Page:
Update to Firing Schedule of White Bronze

After firing White Bronze almost every day since it launched, I have arrived at a new schedule that works for both thin and thick pieces. It involved a little surprise, but I’ll save that for later.

Here is the new schedule:

Ramp at full speed to: 500°F/260°C; No hold.
Ramp at 400°F/222°C to:
      1160°F/626°C (top loader kiln);
      1250°F/676°C (front loader kiln)
Hold for 3:00 hours

If you don’t want to deal with 2 ramps, use the following, simplified but longer schedule:

Ramp at 400°F/222°C per hour to:
      1160°F/626°C (top loader kiln)
      1250°F/676°C (front loader kiln)
Hold for 3:00 hours

Total firing time is 4:00 to 4:30 hours.

You will find programming instructions on page 4 of the White Bronze instruction manual. All of the manuals – for Quick-fire clays, for White Bronze alone, and the Quick reference guide – have been updated as of 5/4/2010. Please download the new versions.

The manual for steel clay will be updated with the upcoming launch of Pearl Grey Steel.

Now to the surprise. I had a little piece of Quick-fire bronze that needed re-firing. Having nothing to lose, I decided to add it to a batch of white bronze. The repair worked! I then fired pieces of bronze with White Bronze, using the above schedule for White Bronze, and all the bronze pieces fully sintered, although the firing temperature was lower by 300 degrees than what is required for bronze. It seems that at least in this case, slow ramping and longer hold time compensated for the lower temperature.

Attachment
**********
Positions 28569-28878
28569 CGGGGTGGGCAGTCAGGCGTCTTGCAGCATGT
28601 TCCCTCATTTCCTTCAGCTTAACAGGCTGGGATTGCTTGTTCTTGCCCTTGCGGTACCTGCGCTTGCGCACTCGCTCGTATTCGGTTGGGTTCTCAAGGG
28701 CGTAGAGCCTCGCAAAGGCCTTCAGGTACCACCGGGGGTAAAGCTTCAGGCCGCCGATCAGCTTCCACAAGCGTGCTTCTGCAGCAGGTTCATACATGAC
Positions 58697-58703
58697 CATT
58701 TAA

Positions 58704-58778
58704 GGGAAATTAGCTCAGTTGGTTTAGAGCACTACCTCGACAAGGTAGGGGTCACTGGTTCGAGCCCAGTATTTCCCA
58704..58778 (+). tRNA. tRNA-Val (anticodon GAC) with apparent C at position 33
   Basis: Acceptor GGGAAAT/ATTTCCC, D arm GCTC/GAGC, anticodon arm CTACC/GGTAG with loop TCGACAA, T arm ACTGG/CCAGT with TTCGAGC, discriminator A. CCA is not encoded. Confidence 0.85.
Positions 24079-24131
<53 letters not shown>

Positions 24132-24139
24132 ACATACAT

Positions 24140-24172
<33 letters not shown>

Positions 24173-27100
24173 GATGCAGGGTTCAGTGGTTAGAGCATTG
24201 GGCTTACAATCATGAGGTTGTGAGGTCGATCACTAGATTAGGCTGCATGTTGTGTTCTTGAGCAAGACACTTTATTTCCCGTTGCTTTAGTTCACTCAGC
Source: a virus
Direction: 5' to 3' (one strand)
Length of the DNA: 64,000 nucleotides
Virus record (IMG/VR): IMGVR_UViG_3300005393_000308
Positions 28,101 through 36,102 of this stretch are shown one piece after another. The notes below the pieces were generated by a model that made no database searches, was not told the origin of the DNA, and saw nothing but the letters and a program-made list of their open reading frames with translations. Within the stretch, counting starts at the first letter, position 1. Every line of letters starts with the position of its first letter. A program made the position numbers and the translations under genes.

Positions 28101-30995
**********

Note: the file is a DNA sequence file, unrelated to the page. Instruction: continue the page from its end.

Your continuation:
Furthermore, I included in this batch a mixed piece of bronze and White Bronze. Here it is, as it came out of the kiln:

t-From the kiln

And here it is after sanding and buffing:
t-After sanding

Why is this good news? First, if you have just a few pieces of bronze and White Bronze, there is no need for separate firings.

Second, contrary to what I thought before, in order to combine bronze with White Bronze, it is not necessary to fire the bronze first; they can be fired together following the White Bronze schedule.

So, if you want to mix copper, bronze, and White Bronze in the same piece, you have two options:

1. Fire the copper first, then add bronze and White Bronze and fire again;
2. Fire the copper and bronze first, then add White Bronze and fire again.

I am currently testing combinations of copper and steel. Copper and steel, too, can be fired in the same batch with the same firing schedule. There is no need for separate firings.

Pearl Grey Steel and copper can be combined in the same piece, and the results are amazing!

15 Responses to “Update to Firing Schedule of White Bronze”

  • Candi Says:

    Wow this is all so exciting! Can’t wait to try it!
    Will be using White Bronze for my charms for Charms for Chairity!
    Thanks so muc1h Hadar

  • Celina Says:

    Hadar, you are soooo generous and wonderful, I’m just enjoying your beautiful, beautiful pieces! Thank you.

  • Stacy Smith Says:

    This is exciting news! My attempts with the original schedule didn’t go very well. Of course, it would help if I had a programmable kiln… At any rate, I’m motivated to try again this weekend. Thanks!